Patuxent River Adventure, Part One

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Anchored off Peterson’s Point, St. Leonard Creek

It isn’t often today that real adventure is encountered by chance. Too often it’s programmed and predictable, with little left to capriciousness or throwing caution to the wind. In the summer of 2015 I found a whole lot of the latter on the Patuxent River far sallan-spin-sheet-benedict-leonardtownfrom the madding crowds of the cruising hordes, perhaps just by letting a child’s adventure in a man’s body run wild. Arriving in Solomons after a windward slog down the Bay from the Little Choptank, some serious contemplation was in order. The whole cruise was on the skids. First Norfolk, then Smith Island were dropped because of a gimpy steering cable that had bunged up somehow, not to be trusted again. The autopilot failed to respond as a result, rendering my electronic crew out of  commission. More

Out with a Bang! Culminating the War of 1812

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This article appears in the September 2014 issue of SpinSheet magazine. We thank the publisher for permission to reprint this article.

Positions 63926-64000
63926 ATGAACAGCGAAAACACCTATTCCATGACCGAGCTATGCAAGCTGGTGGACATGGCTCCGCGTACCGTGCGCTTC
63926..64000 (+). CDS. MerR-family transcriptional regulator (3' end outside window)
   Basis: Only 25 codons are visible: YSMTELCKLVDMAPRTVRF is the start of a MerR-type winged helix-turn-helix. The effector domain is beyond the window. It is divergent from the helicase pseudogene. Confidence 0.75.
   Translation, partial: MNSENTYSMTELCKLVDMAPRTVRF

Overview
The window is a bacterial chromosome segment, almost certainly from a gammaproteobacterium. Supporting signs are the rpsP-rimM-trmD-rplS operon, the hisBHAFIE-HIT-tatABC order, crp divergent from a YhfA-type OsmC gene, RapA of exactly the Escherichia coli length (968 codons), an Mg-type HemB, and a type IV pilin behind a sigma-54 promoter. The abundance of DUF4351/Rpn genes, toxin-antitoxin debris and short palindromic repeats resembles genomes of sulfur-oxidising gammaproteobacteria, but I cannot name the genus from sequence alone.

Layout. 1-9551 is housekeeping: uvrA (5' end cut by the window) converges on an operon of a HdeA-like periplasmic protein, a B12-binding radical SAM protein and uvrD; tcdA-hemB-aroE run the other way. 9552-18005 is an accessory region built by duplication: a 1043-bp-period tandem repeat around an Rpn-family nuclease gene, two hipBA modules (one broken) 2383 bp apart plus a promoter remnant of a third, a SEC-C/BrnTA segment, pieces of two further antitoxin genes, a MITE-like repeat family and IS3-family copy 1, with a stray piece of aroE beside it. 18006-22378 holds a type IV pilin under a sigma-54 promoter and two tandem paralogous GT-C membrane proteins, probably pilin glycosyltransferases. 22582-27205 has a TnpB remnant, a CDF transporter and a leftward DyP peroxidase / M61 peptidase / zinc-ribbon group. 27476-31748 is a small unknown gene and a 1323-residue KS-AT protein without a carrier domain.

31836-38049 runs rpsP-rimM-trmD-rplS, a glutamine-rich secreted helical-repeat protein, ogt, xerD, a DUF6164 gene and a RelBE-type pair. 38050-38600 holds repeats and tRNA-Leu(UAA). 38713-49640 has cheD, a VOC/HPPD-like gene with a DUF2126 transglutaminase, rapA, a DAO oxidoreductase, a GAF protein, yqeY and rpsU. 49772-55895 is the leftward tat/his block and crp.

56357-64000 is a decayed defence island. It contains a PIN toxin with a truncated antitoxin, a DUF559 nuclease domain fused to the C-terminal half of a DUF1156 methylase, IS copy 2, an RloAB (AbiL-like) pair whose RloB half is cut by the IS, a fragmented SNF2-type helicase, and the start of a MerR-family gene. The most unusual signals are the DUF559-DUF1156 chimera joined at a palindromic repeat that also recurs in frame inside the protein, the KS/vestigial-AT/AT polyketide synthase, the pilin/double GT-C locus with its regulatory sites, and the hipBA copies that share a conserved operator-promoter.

Ft. McHenry in Baltimore. Photo by Ken Stanek/Visit Baltimore

Ft. McHenry in Baltimore. Photo by Ken Stanek/Visit Baltimore

One of the strangest wars in America’s history will leave our collective consciousness soon, perhaps such as it did when it actually happened. In these pages over the last two years, we have learned how the British saber-rattled their way up and down the Chesapeake region with abandon two centuries before, in a war that many argue had no clear purpose, no great strategy, and some have surmised, no decisive victor. Motivations of national pride then and now are wildly divergent. Bill Pencek, executive director of Mayland’s War of 1812 Bicentennial Commission puts it this way: “The U.S. thinks we won, Canada knows they won, and Britain thinks, ‘What blimmin’ war are you talking about?” More

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